New report from Regional District of Nanaimo identifies wildfire risk in region – Nanaimo News Bulletin

The Regional District of Nanaimo has a better understanding of wildfire threats after creating rural hazard reports.

Diamond Head Consulting Ltd. analyzed public lands in electoral areas of the RDN last July and August, a staff report said. The plans examine wildfire risk for areas where development borders the forest (wilderness-urban interface) and advise on wildfire resilience through the principles of FireSmart, a national program.

The RDN’s electoral sector services committee approved the reports at its May 5 meeting.

Cedar, South Wellington, Yellowpoint and Cassidy (Area A)

With an area of ​​more than 6,000 hectares, the report classified the overall wildfire risk in Zone A as moderate and “potential wildfire behavior across the landscape is generally moderate, with few forests posing a high threat of wildfire behavior”.

“High-risk areas driven by the slope are found in small areas of Hemer Park, on the shores of Quennell Lake, and in the Nanaimo River and Haslam Creek River valleys,” the report said.

Fuel management was suggested for just one section of Area A, at Kipp Road Community Park near the Nanaimo city limits and homes in Areas A and C. The report says the area has “pockets of threat of highly predictable wildfires”.

According to the report, the water supply differs across the region, with most areas, other than the North Cedar Improvement District, either lacking fire hydrants or having a limited community water supply from wells. However, firefighters may be drawing water from sources such as Holden and Quennell lakes, according to the report.

Gabriola, DeCourcy and Mudge Island (Area B)

The overall wildfire risk for Area B, which measures nearly 5,800 hectares, is moderate to high, according to the report. Although potential wildfire behavior is rated as “generally moderate”, there are forests in the region that have “high or extreme wildfire behavior threat”.

In addition, there are large interface areas between wilderness and urban areas, “characterized by … a lack of clear boundaries between forests and settlements,” the report says, with “high potential for severe wildfires.” in these areas, presenting threats to life and property. .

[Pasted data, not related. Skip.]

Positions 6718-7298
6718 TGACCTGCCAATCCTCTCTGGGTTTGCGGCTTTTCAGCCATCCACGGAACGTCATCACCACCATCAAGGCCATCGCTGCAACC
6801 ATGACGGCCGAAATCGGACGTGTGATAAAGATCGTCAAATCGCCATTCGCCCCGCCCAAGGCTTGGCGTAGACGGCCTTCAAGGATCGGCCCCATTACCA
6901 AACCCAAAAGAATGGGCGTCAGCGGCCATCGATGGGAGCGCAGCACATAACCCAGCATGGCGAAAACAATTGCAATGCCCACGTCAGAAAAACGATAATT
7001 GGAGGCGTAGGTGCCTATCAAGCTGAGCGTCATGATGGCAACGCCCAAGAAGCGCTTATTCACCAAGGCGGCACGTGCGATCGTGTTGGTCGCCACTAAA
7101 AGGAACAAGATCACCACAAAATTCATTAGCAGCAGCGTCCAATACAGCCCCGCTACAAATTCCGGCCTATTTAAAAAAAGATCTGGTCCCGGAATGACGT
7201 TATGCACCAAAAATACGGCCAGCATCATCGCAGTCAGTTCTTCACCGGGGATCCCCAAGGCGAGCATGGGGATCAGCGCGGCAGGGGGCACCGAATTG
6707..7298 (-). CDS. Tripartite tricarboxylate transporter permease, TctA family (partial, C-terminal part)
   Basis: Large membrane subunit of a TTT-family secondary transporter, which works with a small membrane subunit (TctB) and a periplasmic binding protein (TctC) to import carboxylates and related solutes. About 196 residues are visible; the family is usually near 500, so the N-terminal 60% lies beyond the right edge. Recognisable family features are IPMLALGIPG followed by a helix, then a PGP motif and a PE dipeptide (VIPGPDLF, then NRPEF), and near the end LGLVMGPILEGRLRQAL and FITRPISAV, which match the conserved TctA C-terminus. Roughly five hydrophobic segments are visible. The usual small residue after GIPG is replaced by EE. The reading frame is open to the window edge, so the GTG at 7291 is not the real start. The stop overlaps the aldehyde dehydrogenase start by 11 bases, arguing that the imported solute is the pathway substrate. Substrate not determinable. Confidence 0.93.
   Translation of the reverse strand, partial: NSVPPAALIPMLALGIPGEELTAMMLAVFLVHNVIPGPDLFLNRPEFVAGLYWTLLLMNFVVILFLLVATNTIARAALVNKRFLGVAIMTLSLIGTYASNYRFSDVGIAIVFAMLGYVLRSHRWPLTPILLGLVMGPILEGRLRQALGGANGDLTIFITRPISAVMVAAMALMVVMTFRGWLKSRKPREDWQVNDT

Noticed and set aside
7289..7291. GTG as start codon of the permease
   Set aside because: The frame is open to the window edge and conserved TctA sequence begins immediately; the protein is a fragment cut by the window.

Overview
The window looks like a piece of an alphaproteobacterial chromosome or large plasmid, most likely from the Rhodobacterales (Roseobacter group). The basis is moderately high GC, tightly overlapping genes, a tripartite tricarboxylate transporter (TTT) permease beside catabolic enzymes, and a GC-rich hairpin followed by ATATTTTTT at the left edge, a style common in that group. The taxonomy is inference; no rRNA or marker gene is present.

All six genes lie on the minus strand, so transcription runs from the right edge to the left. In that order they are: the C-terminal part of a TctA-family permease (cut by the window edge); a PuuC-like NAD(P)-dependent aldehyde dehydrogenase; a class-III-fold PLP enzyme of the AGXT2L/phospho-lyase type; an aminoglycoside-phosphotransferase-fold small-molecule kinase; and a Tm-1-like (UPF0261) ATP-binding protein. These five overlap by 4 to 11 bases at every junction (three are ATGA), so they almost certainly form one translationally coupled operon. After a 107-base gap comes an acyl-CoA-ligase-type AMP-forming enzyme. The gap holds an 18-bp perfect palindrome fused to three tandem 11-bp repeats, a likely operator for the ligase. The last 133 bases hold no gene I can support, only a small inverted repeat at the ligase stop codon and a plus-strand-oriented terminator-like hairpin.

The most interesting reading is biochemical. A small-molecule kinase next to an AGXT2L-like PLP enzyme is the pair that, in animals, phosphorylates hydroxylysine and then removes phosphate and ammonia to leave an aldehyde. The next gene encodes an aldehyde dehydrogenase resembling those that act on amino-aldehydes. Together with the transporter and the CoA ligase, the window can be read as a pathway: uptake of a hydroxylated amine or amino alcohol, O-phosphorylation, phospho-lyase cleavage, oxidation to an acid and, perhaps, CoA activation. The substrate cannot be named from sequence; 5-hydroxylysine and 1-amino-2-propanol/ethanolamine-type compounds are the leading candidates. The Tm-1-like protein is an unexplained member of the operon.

One area of ​​concern is Community Park 707, the report notes, with a section of the park considered high risk due to proximity to residences. The threat is due to “younger and denser coniferous vegetation”. The RDN permanently banned homeless camping in the park in April due to the risk of wildfire.

In terms of water supply, most residents use wells supplemented by cisterns used to collect rainwater, the report says. There are cisterns located on all three islands dedicated to emergency water supply. Area firefighters would likely be the first on the scene of a wildfire, the report said, and the BC Wildfire Service would respond to fires on the outer islands from its bases in Parksville and Cobble Hill.

A fuel management plan is being developed for part of the fleet, “characterized by a high threat [young dense Douglas-fir] combustibles upstream of homes in the Gabriola townsite,” the report states, and would reduce the risk of fire spreading to the townsite.

Extension, Nanaimo, East Wellington and Pleasant Valley Lakes (Zone C)

Area C, measuring nearly 110,000 hectares, has a “moderate” overall wildfire risk and a “generally moderate” potential for wildfire behavior. High-threat sloping areas are located in the northeast area of ​​Mount Benson, with steep terrain and continuous slopes, the report notes.

Water supplies are limited with isolated fire hydrants in the Extension and South Forks areas and potential water sources for firefighters at Witchcraft, Blind and Harewood lakes, the report adds. The potential of the Cranberry Fire Protection District is “more limited” due to lack of surface water supply.

Forest fuel management in Area C is “somewhat limited,” depending on factors such as a limited amount of public land, the report said, but land near East Wellington and Galloway Gulch, on land Crown and Vancouver Island University Woodlot License, have “high-moderate” threat and thinning out areas of higher-density conifers could reduce risk, the report said.

RDN applied to the Union of BC Municipalities Community Resilience Investment Program for a reporting grant in February 2021.

RDN emergency services manager Catherine Morrison said staff will review plans and engage with fire services and partners when asked about next steps at the meeting. Funding opportunities through the program will be explored and recommended priorities will be reviewed and incorporated into the 2023-2027 financial plan, she said.

For reports on all electoral constituencies in the RDN, visit

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